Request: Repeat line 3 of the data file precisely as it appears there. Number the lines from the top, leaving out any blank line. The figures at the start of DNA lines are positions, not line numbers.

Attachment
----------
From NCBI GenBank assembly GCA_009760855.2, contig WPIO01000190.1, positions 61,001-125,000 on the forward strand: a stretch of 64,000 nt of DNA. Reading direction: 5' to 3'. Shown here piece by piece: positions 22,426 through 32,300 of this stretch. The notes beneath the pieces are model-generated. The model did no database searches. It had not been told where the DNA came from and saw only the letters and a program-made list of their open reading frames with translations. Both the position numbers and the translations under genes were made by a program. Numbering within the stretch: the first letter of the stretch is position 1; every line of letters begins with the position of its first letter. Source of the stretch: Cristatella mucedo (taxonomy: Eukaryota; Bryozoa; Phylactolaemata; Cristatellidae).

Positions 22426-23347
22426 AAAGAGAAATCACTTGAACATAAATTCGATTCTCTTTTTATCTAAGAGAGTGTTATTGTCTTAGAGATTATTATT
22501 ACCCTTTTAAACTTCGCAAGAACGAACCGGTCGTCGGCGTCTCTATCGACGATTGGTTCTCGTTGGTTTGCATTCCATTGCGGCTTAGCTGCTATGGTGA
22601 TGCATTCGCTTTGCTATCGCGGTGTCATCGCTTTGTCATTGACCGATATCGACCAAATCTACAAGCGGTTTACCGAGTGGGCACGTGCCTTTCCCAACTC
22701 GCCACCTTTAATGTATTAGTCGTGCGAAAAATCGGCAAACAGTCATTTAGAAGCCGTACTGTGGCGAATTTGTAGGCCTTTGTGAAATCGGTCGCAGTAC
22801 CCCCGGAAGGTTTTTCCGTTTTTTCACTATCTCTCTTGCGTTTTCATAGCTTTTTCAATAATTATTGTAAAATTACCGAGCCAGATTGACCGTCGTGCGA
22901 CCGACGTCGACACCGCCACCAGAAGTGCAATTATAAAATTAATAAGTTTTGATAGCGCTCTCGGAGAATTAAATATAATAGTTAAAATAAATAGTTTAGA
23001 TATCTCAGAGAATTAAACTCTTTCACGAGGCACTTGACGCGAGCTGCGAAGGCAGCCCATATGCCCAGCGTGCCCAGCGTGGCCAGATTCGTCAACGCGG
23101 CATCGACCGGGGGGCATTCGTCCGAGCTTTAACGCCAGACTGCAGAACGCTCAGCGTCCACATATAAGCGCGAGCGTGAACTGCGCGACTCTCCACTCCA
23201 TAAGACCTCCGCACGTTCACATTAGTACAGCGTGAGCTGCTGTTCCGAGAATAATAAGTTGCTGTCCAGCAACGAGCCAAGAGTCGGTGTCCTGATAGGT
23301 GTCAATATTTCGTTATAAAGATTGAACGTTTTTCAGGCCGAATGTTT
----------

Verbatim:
22426 AAAGAGAAATCACTTGAACATAAATTCGATTCTCTTTTTATCTAAGAGAGTGTTATTGTCTTAGAGATTATTATT